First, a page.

Much of the debate on Brexit’s likely impact on local government has rightly focused on EU funding.
But there are many other areas in which the UK’s departure from Europe is likely to affect councils.
Sometimes the effect is likely to be positive. Just the other week, my Local Government Association colleague Izzi Seccombe (Con) highlighted the opportunity to improve current food labelling legislation.
By making traffic light-style labelling on food and drink mandatory after Brexit – it is currently voluntary in the UK – we could help people make more informed choices about the food they eat and hopefully lead healthier lives.
Clearly at a time when two-thirds of adults and more than a fifth of four and five-year-olds are obese or overweight, this could help tackle the obesity crisis we face as a nation, and is certainly a positive opportunity post-Brexit.
But for every positive change we could make, there are laws and regulations we absolutely have to keep. That is why the LGA, which represents 370 councils in England and Wales, has drawn up a list of areas that affect local government.
In some we think there is the potential for strengthening post-Brexit. In others, there are things we absolutely cannot lose when we leave.
Top of that list is what the UK prosperity fund will look like when it replaces EU regeneration funding in 2020. This is an issue I have previously discussed in LGC.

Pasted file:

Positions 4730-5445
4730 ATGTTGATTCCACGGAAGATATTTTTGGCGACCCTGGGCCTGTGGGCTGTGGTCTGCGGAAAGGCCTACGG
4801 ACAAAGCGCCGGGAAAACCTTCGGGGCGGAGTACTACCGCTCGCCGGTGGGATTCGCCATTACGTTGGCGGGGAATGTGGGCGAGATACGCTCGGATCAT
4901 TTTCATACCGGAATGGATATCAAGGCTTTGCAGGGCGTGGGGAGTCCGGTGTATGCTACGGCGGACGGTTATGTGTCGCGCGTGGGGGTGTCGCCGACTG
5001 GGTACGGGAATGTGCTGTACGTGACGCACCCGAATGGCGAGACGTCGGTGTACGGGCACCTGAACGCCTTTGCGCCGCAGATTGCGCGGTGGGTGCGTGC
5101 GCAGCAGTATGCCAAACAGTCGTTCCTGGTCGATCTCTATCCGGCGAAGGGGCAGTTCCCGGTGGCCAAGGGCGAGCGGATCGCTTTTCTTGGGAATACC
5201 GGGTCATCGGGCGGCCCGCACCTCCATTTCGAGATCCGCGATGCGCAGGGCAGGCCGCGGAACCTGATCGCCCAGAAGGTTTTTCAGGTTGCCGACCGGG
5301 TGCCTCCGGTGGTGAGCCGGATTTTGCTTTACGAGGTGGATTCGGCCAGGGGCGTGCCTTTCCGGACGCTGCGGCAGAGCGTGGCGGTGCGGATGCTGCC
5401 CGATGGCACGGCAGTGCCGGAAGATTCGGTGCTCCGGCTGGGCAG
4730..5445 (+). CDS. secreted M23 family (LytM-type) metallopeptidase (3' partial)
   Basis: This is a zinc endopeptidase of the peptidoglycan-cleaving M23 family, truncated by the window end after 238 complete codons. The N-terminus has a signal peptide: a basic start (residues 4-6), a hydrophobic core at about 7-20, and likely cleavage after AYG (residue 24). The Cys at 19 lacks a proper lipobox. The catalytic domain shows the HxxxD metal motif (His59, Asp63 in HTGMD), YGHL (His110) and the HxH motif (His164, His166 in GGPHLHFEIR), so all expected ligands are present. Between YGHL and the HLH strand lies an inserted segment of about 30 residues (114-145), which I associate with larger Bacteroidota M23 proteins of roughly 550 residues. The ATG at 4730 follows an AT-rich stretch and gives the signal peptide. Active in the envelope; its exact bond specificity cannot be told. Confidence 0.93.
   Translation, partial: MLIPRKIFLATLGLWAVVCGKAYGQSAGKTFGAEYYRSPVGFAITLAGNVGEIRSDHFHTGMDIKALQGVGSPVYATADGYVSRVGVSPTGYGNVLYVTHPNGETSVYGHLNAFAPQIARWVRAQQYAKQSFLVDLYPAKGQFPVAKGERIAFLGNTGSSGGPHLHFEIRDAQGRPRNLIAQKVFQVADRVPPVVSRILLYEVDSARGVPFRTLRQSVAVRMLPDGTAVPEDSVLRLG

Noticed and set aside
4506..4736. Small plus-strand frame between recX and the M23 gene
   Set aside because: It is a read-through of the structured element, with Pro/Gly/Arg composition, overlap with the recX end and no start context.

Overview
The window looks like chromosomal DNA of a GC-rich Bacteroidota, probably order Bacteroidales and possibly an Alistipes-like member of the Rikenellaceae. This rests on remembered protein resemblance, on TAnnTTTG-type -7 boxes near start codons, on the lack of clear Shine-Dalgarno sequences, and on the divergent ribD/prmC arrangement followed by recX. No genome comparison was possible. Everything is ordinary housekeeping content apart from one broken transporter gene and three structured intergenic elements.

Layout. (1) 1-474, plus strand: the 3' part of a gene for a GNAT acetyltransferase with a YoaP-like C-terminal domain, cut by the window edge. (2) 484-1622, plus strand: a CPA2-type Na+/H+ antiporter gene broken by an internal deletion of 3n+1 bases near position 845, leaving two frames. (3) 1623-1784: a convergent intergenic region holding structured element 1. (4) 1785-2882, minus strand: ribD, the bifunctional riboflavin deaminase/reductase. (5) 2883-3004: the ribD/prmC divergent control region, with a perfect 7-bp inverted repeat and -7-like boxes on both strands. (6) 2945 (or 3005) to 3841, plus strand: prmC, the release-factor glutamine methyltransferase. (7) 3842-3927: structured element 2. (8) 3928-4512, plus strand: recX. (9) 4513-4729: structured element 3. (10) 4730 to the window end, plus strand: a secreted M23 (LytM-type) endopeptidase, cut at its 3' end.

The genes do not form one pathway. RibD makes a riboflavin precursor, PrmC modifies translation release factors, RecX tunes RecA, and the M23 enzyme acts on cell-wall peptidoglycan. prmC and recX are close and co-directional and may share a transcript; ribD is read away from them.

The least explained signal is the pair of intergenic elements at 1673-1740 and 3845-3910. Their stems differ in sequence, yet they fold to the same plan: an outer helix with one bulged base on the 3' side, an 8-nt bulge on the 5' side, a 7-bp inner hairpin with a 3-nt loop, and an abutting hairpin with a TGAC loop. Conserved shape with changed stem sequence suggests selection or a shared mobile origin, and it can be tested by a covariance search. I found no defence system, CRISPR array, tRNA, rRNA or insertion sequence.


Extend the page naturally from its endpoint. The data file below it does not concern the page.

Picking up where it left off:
Beyond that there are a whole host of important areas that the government must address in the Brexit negotiations, such as what will replace the Committee of the Regions; how we will maintain air quality standards regulations introduced in 2010; and how we simplify the procurement rules that currently govern much of the work local authorities undertake.
Good air quality is vital for our health and quality of life as well for as the environment. Air pollution is linked to 40,000 early deaths in the UK each year so it is imperative the UK target is at least as ambitious as those in the EU.
Meanwhile, changing rules around procurement would see cuts to red tape, freeing up time and money for councils to invest in their local communities. It would also induce more small and medium-sized enterprises to bid for funding, when many are currently put off by the complexity of the process.
Changes to state aid rules would also unlock greater investment into the community. Currently, even very small amounts of aid grants require significant administrative burdens that deter investment. The LGA would like to see the threshold for small aid grants increased, helping small businesses, charities and voluntary groups access increased investment.
These examples of the likely impact of Brexit are by no means exhaustive – we would need many many more articles for that. What they do provide is an illustration of the opportunities, as well as the potential costs, of leaving the EU to local government and the communities we represent.
The LGA has used its position to lobby the government on all of this and more, and will continue to hold them to account during the Brexit negotiations to ensure that we secure the best deal for our local residents.
Kevin Bentley (Con), chairman, Local Government Association Brexit task and finish group